SVP launches urgent fundraising appeal as calls for help in coming weeks expected to escalate
7 May 2020……The Society of St Vincent de Paul (SVP) has launched an urgent fundraising appeal today as it expects calls for help in the coming weeks to escalate.
Last year SVP helped over 160,000 people and families and had expected that figure to rise by about 10% this year.
But now it believes that figure will be well exceeded from new people who find themselves struggling financially as a result of losing their jobs or living on reduced income due to the necessary restrictions to combat the spread of Covid-19.
With the SVP income drastically reduced from the closure of its 234 shops and the cancellation of church-gate and shopping centre collections it is now seeking public support with an urgent appeal for funds to allow it provide the increased volume it is expecting.
Other ways to donate
Donate by phone
Just call 0818 176 176
Donate by post
Please send cheques to Freepost FDN52356, Society of St. Vincent de Paul National Office, SVP House, 91-92 Sean McDermott Street, Dublin 1, DO1WV38
Donate at bank
Bank: Bank of Ireland, Phibsborough, Dublin 7; A/C Name: St. Vincent de Paul Council of Ireland. A/C Number: 80005599; Sort Code: 90-06-23; Bank Identifier Code: BOFIIE2D; BAN Code: IE70 BOFI 9006 2380 0055 99
All donations can be directed for use in your local region, county or town as it is not possible for SVP to carry out local collections at present.
In launching this urgent appeal Kieran Stafford, SVP national president said that in over 20 years volunteering with SVP the past few weeks have been the most difficult he has ever known. “Low income families have become no income families overnight as they wait for state supports to come through and calls to SVP for the first quarter of 2020 were at their highest level for over a decade.
”Thousands used to earning a regular wage are depending on the temporary Government subsidy or the Pandemic Unemployment Payment but that will eventually come to an end. In the past two weeks, we have had more calls from families worried about the rent and without savings to keep them afloat. And those already struggling on an inadequate social welfare payment will struggle even more. When this is over, many will still be trapped in a cycle of poverty,” he said.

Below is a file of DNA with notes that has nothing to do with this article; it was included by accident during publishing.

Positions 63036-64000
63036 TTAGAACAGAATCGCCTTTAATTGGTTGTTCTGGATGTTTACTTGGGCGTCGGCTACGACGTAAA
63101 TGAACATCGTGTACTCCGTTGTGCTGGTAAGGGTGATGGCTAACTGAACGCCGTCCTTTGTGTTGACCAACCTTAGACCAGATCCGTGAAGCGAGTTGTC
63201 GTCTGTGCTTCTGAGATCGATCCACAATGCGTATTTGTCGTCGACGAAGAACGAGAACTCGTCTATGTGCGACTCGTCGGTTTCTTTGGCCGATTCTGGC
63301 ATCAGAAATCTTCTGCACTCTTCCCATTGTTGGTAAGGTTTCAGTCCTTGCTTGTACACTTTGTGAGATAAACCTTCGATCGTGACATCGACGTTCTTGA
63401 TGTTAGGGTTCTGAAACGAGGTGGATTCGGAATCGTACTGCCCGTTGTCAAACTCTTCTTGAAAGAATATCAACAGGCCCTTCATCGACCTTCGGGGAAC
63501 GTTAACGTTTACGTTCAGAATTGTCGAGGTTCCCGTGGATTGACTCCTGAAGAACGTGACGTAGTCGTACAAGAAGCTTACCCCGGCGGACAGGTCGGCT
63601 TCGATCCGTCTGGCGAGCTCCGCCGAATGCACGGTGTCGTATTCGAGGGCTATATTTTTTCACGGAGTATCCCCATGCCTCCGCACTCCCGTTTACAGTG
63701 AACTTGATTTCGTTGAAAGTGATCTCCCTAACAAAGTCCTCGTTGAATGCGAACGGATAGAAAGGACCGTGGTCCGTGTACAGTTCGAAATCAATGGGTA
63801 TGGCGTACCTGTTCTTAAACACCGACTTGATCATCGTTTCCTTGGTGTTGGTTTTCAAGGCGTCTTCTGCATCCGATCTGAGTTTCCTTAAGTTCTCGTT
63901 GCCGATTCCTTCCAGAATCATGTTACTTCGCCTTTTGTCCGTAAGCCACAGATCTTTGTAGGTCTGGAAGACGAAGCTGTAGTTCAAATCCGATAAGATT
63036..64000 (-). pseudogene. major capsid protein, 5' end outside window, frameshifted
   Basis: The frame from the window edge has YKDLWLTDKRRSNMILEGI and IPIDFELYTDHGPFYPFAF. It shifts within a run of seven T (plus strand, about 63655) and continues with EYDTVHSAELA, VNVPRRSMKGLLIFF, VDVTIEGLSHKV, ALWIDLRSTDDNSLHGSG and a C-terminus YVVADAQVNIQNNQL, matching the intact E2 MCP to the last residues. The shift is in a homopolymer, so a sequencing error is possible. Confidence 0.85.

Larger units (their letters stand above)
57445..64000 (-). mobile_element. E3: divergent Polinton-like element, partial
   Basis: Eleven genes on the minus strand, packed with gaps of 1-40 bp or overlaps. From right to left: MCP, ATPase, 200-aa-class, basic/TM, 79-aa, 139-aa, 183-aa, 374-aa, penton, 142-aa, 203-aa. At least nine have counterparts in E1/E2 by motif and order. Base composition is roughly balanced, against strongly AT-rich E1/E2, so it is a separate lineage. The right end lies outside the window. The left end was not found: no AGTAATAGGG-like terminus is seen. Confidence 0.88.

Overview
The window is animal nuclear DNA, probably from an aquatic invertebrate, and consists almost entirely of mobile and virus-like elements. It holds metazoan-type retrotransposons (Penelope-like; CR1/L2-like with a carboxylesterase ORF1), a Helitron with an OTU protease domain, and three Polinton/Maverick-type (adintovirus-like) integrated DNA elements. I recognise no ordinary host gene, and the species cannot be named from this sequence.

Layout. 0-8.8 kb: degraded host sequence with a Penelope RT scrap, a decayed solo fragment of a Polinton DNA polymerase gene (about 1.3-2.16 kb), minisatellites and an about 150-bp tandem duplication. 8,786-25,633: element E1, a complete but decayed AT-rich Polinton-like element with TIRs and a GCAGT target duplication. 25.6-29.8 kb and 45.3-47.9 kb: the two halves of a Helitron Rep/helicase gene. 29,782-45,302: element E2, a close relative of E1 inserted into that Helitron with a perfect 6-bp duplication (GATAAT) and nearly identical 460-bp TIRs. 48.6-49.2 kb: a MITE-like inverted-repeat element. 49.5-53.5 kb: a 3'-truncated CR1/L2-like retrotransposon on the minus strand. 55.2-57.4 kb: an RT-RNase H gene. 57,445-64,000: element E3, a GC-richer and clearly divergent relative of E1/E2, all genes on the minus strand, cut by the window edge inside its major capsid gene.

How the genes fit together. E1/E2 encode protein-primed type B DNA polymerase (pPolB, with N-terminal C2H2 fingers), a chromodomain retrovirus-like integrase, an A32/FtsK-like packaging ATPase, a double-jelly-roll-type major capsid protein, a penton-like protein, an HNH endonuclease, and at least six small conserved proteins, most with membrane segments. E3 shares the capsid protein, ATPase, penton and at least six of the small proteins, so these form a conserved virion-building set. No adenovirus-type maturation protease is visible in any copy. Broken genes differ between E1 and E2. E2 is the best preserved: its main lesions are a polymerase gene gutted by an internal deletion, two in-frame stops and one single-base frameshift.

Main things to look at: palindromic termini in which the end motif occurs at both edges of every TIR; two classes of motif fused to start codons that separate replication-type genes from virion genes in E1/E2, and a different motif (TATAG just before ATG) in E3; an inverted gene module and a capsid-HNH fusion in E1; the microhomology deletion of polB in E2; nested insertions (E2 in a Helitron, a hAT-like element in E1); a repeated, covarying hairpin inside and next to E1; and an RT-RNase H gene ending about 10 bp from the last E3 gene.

Mr Stafford also said that to compound matters energy costs have increased this month and we are entering the time when families are facing heavy education costs and that particularly hard hit have been students from low income families struggling to keep up with their school work without the necessary technology to do so.
“SVP has been working very hard to continue our support for the many people seeking help over the past weeks. While our physical visits to homes, emergency accommodation, hospitals and prisons have been halted we have been working online, by telephone and by post to provide support to those seeking help.
“Many calls are seeking help with food and energy bills. In most cases we are able to supply vouchers and work with utility companies on their behalf. Many other callers just need to speak to someone about their circumstances and in those cases we are there to listen or help them find other appropriate services.
“For 175 years SVP has worked in solidarity with Irish people who sought its help. We have always been there for those who are vulnerable and those struggling financially. And we continue to do so during the current crisis. But when it passes we will need help in terms of donations and new volunteers,” he said.
Helping people in need in times of crisis is not new to the Society of St. Vincent de Paul. It is the best known and most widely supported organisation of social concern and action in the country with over 11,500 volunteers and 1,200 Conferences active in every county serving the poorest and most vulnerable in our communities.
Since its foundation the Society has provided help and support to those most in need, through the Famine in the 19th century, two World Wars, an Uprising, a Civil War cycles of economic austerity and now a pandemic, Covid-19.